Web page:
Two-Sided Markets

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Whenever agents to a transaction (for example, consumers and suppliers) interact through intermediaries or a 'platform' that is controlled by a third party, the agents are using a two-sided platform. Two-sided platforms are common. However, if a two-sided platform involves network effects, so that participants on one side of the platform care about the number of participants on the other side of the platform, it is a two-sided market. These markets raise a variety of important issues for economists and policy-makers. In this article, I briefly explain the nature of two-sided markets and, using simple examples, show how they can behave very differently to standard one-sided markets.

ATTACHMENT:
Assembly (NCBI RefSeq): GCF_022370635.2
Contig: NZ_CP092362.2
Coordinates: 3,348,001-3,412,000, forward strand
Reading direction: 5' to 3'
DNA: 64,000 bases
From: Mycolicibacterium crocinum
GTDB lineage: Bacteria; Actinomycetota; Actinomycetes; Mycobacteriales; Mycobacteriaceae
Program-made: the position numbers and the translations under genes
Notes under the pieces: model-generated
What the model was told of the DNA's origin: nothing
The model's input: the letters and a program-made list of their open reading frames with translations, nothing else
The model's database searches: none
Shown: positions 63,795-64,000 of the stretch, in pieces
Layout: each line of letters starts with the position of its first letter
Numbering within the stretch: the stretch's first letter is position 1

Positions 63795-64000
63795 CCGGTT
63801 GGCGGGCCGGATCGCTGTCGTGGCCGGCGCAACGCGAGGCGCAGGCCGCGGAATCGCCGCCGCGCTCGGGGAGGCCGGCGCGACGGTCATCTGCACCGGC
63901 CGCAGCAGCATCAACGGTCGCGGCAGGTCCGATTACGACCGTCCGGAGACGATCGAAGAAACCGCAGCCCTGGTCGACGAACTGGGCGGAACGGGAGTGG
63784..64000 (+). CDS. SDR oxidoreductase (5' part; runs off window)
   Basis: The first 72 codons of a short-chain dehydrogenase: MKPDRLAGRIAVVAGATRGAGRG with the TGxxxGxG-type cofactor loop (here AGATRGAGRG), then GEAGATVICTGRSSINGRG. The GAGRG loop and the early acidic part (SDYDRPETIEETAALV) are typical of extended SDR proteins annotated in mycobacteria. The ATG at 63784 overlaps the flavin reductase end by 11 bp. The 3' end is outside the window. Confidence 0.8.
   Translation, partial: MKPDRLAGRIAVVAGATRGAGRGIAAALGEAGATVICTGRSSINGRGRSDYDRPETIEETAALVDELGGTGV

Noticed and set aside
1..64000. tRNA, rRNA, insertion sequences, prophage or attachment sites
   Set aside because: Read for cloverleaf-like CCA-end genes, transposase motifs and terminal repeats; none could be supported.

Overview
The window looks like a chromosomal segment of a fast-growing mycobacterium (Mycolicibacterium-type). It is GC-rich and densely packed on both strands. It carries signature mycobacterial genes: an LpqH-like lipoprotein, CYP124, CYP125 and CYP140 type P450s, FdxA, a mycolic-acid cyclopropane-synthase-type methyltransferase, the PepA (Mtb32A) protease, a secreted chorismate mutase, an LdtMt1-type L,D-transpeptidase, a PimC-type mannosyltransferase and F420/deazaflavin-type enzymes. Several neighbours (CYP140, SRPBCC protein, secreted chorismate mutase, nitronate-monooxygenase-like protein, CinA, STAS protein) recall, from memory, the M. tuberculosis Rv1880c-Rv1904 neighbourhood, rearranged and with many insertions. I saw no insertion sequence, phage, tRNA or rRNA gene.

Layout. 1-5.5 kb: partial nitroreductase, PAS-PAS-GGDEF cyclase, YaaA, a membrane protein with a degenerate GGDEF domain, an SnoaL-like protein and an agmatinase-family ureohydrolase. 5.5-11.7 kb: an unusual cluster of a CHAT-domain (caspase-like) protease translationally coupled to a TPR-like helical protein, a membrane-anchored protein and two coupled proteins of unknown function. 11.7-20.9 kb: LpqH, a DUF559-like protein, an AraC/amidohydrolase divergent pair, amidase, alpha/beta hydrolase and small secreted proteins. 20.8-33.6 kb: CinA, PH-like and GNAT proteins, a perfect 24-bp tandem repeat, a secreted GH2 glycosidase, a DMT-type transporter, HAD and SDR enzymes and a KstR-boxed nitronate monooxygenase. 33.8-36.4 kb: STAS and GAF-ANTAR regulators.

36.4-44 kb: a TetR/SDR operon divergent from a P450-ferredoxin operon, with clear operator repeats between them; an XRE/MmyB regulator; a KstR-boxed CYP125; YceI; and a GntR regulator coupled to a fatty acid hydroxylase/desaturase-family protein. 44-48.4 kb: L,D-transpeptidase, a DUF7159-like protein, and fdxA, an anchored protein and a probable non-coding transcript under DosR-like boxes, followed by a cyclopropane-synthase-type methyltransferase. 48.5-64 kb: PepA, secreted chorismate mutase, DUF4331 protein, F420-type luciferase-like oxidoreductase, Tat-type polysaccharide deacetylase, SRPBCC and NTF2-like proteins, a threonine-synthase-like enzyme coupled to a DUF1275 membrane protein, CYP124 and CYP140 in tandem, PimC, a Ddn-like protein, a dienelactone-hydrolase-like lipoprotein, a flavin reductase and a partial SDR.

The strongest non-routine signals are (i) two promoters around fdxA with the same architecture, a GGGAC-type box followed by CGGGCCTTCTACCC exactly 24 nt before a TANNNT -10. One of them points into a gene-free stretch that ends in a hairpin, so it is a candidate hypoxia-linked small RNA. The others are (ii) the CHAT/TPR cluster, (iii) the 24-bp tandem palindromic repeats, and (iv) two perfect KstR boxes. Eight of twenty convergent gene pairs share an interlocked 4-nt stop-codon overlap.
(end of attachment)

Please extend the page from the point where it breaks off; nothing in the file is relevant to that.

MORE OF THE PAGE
Original languageEnglish
Pages (from-to)247-258
Number of pages12
JournalAustralian Economic Review
Issue number2
Publication statusPublished - Jun 2013

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